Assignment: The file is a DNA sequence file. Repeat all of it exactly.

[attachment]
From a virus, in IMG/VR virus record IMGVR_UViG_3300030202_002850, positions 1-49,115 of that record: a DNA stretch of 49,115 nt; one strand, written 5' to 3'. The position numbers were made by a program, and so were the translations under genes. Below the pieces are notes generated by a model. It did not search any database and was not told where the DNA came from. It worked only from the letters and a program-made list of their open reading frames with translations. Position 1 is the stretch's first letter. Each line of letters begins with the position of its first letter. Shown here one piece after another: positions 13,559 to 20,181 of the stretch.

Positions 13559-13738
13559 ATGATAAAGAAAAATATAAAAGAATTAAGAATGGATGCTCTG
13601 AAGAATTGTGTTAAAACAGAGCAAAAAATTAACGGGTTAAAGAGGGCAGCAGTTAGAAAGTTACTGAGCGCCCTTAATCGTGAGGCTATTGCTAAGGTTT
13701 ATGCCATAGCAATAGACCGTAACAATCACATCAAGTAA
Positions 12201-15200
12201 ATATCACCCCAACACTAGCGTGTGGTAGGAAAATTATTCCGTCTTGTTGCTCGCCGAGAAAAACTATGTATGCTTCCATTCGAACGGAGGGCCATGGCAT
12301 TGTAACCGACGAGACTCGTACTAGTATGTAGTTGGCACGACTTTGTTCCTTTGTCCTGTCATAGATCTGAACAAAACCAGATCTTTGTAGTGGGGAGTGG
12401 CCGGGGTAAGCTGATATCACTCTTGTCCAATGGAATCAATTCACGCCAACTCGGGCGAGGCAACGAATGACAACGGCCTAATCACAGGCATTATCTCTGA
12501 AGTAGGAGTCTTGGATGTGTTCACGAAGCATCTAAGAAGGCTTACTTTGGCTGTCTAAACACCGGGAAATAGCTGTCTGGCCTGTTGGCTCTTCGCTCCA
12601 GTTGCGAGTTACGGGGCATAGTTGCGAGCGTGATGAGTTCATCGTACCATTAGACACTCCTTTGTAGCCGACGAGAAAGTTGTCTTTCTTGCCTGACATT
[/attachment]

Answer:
From a virus, in IMG/VR virus record IMGVR_UViG_3300030202_002850, positions 1-49,115 of that record: a DNA stretch of 49,115 nt; one strand, written 5' to 3'. The position numbers were made by a program, and so were the translations under genes. Below the pieces are notes generated by a model. It did not search any database and was not told where the DNA came from. It worked only from the letters and a program-made list of their open reading frames with translations. Position 1 is the stretch's first letter. Each line of letters begins with the position of its first letter. Shown here one piece after another: positions 13,559 to 20,181 of the stretch.

Positions 13559-13738
13559 ATGATAAAGAAAAATATAAAAGAATTAAGAATGGATGCTCTG
13601 AAGAATTGTGTTAAAACAGAGCAAAAAATTAACGGGTTAAAGAGGGCAGCAGTTAGAAAGTTACTGAGCGCCCTTAATCGTGAGGCTATTGCTAAGGTTT
13701 ATGCCATAGCAATAGACCGTAACAATCACATCAAGTAA
Positions 12201-15200
12201 ATATCACCCCAACACTAGCGTGTGGTAGGAAAATTATTCCGTCTTGTTGCTCGCCGAGAAAAACTATGTATGCTTCCATTCGAACGGAGGGCCATGGCAT
12301 TGTAACCGACGAGACTCGTACTAGTATGTAGTTGGCACGACTTTGTTCCTTTGTCCTGTCATAGATCTGAACAAAACCAGATCTTTGTAGTGGGGAGTGG
12401 CCGGGGTAAGCTGATATCACTCTTGTCCAATGGAATCAATTCACGCCAACTCGGGCGAGGCAACGAATGACAACGGCCTAATCACAGGCATTATCTCTGA
12501 AGTAGGAGTCTTGGATGTGTTCACGAAGCATCTAAGAAGGCTTACTTTGGCTGTCTAAACACCGGGAAATAGCTGTCTGGCCTGTTGGCTCTTCGCTCCA
12601 GTTGCGAGTTACGGGGCATAGTTGCGAGCGTGATGAGTTCATCGTACCATTAGACACTCCTTTGTAGCCGACGAGAAAGTTGTCTTTCTTGCCTGACATT